The King’s Arms

Part 1 of an ongoing series examining the method and subject of specific artworks; find the rest in the publication Making Art

Arthur Laidlaw, The King’s Arms, oil on paper, 2013–2014

Title: The King’s Arms

Medium: Oil on acid-free paper

Date: 2013–2014

Size: 148 x 210 mm


This picture was made during a period of material experimentation. I have been quite nervous about oil paint in the past — something about it’s ‘importance’ in the grand, classical narrative of art history scares me. You only have to look at the gestural audacity of Titian or Tintoretto (below) to feel the same anxiety I felt when picking up a tube of Matthew Harding’s ‘Vandyke Brown’. This paralysis is in part due to the way so many oil paintings have become fixed as canonical examples of art’s ‘linear progression’ by classical-norm-entrenching art historians, A-level syllabuses and History of Art BAs alike.

Tintoretto, Christ Washing The Disciples’ Feet (c. 1575–1580), National Gallery

After producing many in situ inks, prints, watercolours, and drawings on paper, I decided that the way for me to slightly undermine the ‘seriousness’ of oils would be to use it on paper. I was familiar with paper, and it is a material support that has been largely relegated to the locked doors of prints and drawings rooms around the world.

I haven’t made many oil paintings since this small one, but I have become very attached to paper. It remains the basis for much of my work today, whether large or small — and my conscious choice of paper as a ground on which to work has come from the kind of material confrontation this small painting represents, between the traditional mediums of the past and my desire for newer, less ‘serious’ modes of expression.

The original sketches for ‘The King’s Arms’

The painting was made in my basement in early 2014, based on two small sketches in one of my A5 sketchbooks. The original drawing was made from my car on a cold December day in 2013. As is often the case with compositions that appeal to me, the drawing has since served as the basis for a number of other paintings and prints on the same subject (one of which can be seen at the bottom of this discussion). As in my Boxing Day series, I like to work from the same original drawing again and again, to explore where the limits of the composition are, and to what extent the geometric forms of that drawing can be reduced or expanded (before the whole thing collapses).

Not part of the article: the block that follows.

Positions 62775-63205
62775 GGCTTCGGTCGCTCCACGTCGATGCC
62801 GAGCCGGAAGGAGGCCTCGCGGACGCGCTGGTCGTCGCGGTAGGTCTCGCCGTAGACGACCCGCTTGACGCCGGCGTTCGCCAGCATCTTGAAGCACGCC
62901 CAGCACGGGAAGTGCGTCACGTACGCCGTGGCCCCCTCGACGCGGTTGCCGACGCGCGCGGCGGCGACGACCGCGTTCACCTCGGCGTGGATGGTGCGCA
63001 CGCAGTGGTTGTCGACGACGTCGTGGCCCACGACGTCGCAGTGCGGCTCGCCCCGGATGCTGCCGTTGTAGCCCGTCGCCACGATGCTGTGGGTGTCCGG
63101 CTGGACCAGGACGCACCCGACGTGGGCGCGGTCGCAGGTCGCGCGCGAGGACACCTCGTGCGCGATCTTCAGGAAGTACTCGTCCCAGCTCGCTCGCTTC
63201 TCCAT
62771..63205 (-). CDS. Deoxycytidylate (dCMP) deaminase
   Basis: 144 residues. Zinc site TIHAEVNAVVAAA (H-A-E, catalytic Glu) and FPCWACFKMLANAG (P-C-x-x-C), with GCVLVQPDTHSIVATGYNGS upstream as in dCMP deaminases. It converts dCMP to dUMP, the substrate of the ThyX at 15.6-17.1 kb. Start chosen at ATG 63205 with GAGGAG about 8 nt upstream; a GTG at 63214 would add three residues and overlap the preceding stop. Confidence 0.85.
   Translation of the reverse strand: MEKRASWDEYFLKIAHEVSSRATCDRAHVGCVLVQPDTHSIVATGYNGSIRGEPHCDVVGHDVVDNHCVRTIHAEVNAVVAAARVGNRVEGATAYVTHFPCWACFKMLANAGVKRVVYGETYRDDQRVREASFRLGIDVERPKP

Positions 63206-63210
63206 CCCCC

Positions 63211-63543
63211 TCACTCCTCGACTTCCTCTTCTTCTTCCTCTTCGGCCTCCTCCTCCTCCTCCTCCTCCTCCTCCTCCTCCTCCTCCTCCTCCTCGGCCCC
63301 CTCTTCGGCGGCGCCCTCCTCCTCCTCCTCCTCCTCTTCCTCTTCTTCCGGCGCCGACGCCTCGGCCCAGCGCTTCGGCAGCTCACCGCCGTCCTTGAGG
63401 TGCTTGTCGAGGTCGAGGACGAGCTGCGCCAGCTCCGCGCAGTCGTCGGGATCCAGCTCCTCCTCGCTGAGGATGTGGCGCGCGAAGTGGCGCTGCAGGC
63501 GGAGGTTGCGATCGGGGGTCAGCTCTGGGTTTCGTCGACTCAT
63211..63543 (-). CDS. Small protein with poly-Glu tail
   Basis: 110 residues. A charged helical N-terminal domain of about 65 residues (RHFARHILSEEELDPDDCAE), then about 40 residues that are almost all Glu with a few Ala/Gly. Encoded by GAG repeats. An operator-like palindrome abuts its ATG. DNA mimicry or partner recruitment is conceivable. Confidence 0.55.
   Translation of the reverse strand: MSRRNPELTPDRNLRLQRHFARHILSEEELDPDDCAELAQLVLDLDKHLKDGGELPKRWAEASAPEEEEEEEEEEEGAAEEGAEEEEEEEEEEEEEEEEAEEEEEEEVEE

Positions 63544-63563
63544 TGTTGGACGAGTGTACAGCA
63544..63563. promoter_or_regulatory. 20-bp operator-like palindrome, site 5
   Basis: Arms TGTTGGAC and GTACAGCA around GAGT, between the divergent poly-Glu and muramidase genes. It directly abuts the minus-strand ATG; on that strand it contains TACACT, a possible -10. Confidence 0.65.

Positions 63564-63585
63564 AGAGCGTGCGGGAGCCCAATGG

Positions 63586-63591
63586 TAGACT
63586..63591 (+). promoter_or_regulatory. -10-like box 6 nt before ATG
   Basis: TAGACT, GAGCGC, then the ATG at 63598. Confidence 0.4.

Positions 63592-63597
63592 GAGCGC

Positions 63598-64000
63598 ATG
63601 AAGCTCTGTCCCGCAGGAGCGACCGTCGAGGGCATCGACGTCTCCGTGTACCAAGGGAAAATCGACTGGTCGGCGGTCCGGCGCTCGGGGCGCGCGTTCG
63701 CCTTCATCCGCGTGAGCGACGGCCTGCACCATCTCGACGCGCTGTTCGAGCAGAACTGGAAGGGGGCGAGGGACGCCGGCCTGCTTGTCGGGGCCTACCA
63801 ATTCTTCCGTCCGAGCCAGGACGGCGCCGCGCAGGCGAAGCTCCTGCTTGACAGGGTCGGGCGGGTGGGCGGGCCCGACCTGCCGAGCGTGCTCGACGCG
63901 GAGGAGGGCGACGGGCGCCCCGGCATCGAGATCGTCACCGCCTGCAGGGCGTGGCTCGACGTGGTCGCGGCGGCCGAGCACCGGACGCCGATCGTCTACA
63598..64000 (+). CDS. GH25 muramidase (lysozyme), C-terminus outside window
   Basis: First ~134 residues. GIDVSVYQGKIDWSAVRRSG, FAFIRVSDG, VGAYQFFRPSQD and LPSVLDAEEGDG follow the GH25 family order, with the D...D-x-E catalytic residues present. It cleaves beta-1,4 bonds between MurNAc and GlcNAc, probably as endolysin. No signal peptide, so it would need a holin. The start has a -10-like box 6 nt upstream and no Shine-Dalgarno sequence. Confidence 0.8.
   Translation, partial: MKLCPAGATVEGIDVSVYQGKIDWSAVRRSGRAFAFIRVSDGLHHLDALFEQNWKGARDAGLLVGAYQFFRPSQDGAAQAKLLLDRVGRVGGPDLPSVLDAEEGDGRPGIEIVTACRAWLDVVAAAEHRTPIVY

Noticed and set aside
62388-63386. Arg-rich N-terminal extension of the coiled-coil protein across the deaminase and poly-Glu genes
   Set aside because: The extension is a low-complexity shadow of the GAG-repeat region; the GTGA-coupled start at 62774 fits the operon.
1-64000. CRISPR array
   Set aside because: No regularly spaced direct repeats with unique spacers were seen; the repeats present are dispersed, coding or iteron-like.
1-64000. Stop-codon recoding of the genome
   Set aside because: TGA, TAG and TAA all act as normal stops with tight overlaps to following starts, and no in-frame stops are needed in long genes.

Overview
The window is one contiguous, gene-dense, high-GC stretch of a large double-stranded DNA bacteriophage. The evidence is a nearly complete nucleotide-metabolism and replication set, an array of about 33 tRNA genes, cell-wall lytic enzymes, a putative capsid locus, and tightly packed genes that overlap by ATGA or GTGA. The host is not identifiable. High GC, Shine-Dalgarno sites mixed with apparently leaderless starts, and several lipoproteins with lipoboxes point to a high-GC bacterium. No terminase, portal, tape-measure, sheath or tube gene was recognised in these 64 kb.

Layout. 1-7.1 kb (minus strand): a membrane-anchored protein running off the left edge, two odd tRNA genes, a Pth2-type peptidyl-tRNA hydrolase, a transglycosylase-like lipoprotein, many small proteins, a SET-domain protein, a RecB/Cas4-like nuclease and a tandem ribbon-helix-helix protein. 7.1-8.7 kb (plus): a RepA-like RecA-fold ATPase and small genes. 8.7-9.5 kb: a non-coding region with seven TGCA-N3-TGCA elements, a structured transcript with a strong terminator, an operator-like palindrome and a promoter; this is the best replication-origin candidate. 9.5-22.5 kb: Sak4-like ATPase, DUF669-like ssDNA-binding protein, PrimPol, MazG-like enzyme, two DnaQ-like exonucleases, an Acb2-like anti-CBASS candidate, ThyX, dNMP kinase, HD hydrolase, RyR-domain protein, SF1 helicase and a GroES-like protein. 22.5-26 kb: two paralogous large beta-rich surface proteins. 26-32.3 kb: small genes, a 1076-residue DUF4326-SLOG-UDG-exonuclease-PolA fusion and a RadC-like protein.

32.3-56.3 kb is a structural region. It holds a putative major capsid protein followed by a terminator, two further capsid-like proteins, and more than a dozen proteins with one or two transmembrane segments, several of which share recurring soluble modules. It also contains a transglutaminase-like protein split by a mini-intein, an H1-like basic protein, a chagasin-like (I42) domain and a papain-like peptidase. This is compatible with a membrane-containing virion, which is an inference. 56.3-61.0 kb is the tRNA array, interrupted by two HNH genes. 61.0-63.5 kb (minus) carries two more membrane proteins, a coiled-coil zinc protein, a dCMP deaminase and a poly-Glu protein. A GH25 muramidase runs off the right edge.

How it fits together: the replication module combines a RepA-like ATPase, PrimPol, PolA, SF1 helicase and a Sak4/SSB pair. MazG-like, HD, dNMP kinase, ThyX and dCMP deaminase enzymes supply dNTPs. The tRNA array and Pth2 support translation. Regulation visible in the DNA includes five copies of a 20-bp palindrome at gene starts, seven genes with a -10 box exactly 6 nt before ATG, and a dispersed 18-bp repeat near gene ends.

The King’s Arms (detail)

Here, my palette is reduced to two basic colours, plus black and white. Each of the colours is squeezed almost straight from the tube onto the paper — any mixing of colours is done well before the paint dries, within the composition itself. The impasto (basically, ‘thick gloopy texture’) of the painting allows you to see the brushstrokes, and where paint is or isn’t mixing. My aim was to try and draw the viewer’s attention the use of oil paint as a medium, and show its thick painterly substance on this flat, dull, unprimed surface. I have emphasised the paint’s texture even further by the delineation of the windows and walls of the buildings with the reverse end of a paintbrush, literally scraping away one surface layer of paint to reveal another beneath (of an entirely different colour). Finally, the viewer can see the stained discolouration of the paper to the left of the painting; this is where the turpentine has stained the unprimed paper (much like oily fish and chips in a newspaper), which again reminds the viewer of the material juxtaposition of oil paint on paper, a surface to which it is not normally applied (especially untreated). As noted in the medium description at the top, the paper is acid free; this is essential to significantly decrease the time it will take for the oil paint to corrode (and possibly even eventually destroy) the paper surface onto which it’s painted.


In the immediate foreground the viewer can see a side of The King’s Arms pub, with Wadham College out of the frame on the left; beyond the pub, past the small corridor of windows and on the right is the Bodleian Library, and then, in the far distance, are the roofs of the High St. Both the drawing and the painting were made only a few months after I left Oxford. Thinking about it now it’s hard not to see the picture as a kind of look back at university – both literal and figurative – seeing both pub and library from the outside.

Arthur Laidlaw, The King’s Arms II, oil on paper, 2013–2014
Show your support

Clapping shows how much you appreciated Arthur Laidlaw’s story.